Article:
The New York Islanders spurning Robin Lehner in free agency and then throwing a long-term commitment at Semyon Varlamov takes the cake here. After years of imbalance, Lehner finally appeared to settle in with coach Barry Trotz and a revamped Islanders system. He had a career year, was nominated for the Vezina trophy, and seemed primed to secure a new deal on the Island. Not really sure what went wrong there, or what the thought process behind it was, but I feel like the Islanders screwed this one up big time. Time will tell, I guess.
Much like Carolina, the Islanders’ best acquisition wasn’t necessarily a player that came from outside the organization. After swinging for the fences and missing on Artemi Panarin, the Islandes turned their attention back to Anders Lee, their newly appointed captain. Simply put, the Islanders couldn’t afford to lose another captain and fan-favorite for a second year in a row. They probably would’ve liked to keep the term under seven years, but sometimes that’s the price of doing business with your captain.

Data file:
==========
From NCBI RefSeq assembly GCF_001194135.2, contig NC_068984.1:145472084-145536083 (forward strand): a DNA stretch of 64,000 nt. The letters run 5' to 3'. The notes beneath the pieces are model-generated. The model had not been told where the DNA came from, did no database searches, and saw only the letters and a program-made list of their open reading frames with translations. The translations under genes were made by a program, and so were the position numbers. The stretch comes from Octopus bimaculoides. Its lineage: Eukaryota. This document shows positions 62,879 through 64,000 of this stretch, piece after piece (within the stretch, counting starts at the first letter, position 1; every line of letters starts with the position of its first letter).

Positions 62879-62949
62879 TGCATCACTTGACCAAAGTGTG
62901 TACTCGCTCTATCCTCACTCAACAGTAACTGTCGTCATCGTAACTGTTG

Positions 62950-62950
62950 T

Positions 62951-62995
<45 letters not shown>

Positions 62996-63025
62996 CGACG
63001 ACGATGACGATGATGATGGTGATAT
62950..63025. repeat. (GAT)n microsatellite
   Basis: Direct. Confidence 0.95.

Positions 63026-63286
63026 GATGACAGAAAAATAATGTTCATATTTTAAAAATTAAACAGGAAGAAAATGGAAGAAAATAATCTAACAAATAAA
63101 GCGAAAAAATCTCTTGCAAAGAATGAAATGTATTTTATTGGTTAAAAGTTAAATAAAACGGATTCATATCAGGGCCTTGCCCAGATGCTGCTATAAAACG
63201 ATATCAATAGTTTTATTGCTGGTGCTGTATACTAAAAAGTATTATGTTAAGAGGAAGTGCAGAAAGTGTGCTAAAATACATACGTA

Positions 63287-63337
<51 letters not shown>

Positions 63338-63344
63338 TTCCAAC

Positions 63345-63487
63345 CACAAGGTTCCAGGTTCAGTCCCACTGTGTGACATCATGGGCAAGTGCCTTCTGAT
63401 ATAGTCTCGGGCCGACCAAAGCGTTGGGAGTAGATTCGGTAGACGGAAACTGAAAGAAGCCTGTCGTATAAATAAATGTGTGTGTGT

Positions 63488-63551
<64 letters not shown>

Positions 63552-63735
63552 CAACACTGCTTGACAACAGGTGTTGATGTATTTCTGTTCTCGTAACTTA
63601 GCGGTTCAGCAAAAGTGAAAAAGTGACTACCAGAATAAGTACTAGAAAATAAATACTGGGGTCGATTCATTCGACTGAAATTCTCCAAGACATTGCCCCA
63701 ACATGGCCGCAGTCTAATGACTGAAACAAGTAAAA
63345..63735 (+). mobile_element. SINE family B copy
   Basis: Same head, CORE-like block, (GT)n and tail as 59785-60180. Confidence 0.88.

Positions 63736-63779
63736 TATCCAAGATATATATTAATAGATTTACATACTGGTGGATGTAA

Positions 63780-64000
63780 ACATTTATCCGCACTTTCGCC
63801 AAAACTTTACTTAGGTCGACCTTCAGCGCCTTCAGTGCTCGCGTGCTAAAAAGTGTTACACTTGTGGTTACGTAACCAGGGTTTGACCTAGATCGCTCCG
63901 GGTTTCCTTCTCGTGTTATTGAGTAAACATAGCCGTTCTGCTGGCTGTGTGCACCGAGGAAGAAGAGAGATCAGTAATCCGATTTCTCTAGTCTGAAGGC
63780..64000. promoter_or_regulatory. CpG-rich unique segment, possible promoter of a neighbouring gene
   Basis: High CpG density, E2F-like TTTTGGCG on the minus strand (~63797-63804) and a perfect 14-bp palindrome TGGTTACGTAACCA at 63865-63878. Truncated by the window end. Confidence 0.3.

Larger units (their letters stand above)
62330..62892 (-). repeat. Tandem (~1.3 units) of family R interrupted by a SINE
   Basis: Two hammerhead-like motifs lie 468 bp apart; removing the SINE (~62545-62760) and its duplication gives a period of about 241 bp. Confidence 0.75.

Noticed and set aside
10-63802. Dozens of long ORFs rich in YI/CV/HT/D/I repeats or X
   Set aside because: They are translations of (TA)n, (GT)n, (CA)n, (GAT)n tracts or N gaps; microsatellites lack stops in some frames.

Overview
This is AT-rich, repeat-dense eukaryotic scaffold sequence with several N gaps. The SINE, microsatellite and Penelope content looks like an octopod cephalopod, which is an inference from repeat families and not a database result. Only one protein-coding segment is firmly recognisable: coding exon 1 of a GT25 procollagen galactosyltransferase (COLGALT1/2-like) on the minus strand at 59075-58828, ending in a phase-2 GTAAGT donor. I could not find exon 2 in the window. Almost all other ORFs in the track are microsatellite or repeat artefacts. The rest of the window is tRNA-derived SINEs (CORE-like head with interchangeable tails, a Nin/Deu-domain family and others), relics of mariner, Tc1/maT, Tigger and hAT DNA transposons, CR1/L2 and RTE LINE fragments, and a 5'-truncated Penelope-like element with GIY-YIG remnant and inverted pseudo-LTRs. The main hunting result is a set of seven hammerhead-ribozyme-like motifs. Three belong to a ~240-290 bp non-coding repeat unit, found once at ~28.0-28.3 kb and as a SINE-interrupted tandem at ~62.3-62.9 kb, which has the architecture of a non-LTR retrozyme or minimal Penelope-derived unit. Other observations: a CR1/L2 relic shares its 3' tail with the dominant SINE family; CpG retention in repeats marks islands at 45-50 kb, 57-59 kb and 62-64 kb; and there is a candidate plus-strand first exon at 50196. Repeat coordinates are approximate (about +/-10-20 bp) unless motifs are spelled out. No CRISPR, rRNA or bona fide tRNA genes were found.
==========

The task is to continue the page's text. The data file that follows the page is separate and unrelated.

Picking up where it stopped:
What Can Improve
The Islanders attempted to address their top-six forward dilemma, but thus far, haven’t found an answer. Maybe Lou Lamoriello dips into his bag of tricks and surprises everyone with an offer sheet to Mitch Marner or Brayden Point. There isn’t much left on the free agent market that would make much of a difference, so finding a player that fits would likely need to come via trade.
2018-2019 Record: 37-37-8 (6th in Metro)
Additions: Kevin Hayes, Matt Niskanen, Justin Braun, Tyler Pitlick
Subtractions: Radko Gudas, Ryan Hartman, Andrew MacDonald, David Schlemko
The acquisition of Kevin Hayes wasn’t all that surprising since there was a pretty glaring hole at the second line center position. However, the contract that the Flyers handed him was another story. Look, I’m a big Kevin Hayes fan and always have been, but paying in excess of $7 million for a player that has never eclipsed 50 points prior to this season is a little too much.